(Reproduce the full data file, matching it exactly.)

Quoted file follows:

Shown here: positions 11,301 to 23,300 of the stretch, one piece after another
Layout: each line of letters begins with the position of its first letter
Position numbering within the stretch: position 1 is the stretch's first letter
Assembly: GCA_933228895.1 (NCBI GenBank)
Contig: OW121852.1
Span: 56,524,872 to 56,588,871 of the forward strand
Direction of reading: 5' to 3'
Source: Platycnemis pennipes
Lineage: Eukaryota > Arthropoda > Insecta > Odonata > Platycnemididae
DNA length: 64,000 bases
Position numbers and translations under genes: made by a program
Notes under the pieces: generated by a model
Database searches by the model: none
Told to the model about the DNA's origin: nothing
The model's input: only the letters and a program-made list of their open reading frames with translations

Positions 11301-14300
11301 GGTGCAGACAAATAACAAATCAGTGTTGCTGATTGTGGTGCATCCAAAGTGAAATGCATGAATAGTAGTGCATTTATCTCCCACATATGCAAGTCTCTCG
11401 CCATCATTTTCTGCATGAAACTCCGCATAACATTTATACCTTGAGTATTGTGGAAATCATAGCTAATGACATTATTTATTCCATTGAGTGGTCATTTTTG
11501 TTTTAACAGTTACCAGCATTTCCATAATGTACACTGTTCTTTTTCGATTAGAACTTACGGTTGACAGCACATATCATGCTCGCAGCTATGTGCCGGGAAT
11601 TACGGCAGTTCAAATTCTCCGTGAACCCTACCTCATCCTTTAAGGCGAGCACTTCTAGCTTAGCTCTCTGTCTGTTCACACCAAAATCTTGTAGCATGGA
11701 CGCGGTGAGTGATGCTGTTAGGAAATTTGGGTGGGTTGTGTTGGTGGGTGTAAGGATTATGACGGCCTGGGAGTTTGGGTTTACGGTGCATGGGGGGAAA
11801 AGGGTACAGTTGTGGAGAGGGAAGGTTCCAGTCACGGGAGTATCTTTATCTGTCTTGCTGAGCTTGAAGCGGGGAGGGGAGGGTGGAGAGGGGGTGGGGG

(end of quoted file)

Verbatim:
Shown here: positions 11,301 to 23,300 of the stretch, one piece after another
Layout: each line of letters begins with the position of its first letter
Position numbering within the stretch: position 1 is the stretch's first letter
Assembly: GCA_933228895.1 (NCBI GenBank)
Contig: OW121852.1
Span: 56,524,872 to 56,588,871 of the forward strand
Direction of reading: 5' to 3'
Source: Platycnemis pennipes
Lineage: Eukaryota > Arthropoda > Insecta > Odonata > Platycnemididae
DNA length: 64,000 bases
Position numbers and translations under genes: made by a program
Notes under the pieces: generated by a model
Database searches by the model: none
Told to the model about the DNA's origin: nothing
The model's input: only the letters and a program-made list of their open reading frames with translations

Positions 11301-14300
11301 GGTGCAGACAAATAACAAATCAGTGTTGCTGATTGTGGTGCATCCAAAGTGAAATGCATGAATAGTAGTGCATTTATCTCCCACATATGCAAGTCTCTCG
11401 CCATCATTTTCTGCATGAAACTCCGCATAACATTTATACCTTGAGTATTGTGGAAATCATAGCTAATGACATTATTTATTCCATTGAGTGGTCATTTTTG
11501 TTTTAACAGTTACCAGCATTTCCATAATGTACACTGTTCTTTTTCGATTAGAACTTACGGTTGACAGCACATATCATGCTCGCAGCTATGTGCCGGGAAT
11601 TACGGCAGTTCAAATTCTCCGTGAACCCTACCTCATCCTTTAAGGCGAGCACTTCTAGCTTAGCTCTCTGTCTGTTCACACCAAAATCTTGTAGCATGGA
11701 CGCGGTGAGTGATGCTGTTAGGAAATTTGGGTGGGTTGTGTTGGTGGGTGTAAGGATTATGACGGCCTGGGAGTTTGGGTTTACGGTGCATGGGGGGAAA
11801 AGGGTACAGTTGTGGAGAGGGAAGGTTCCAGTCACGGGAGTATCTTTATCTGTCTTGCTGAGCTTGAAGCGGGGAGGGGAGGGTGGAGAGGGGGTGGGGG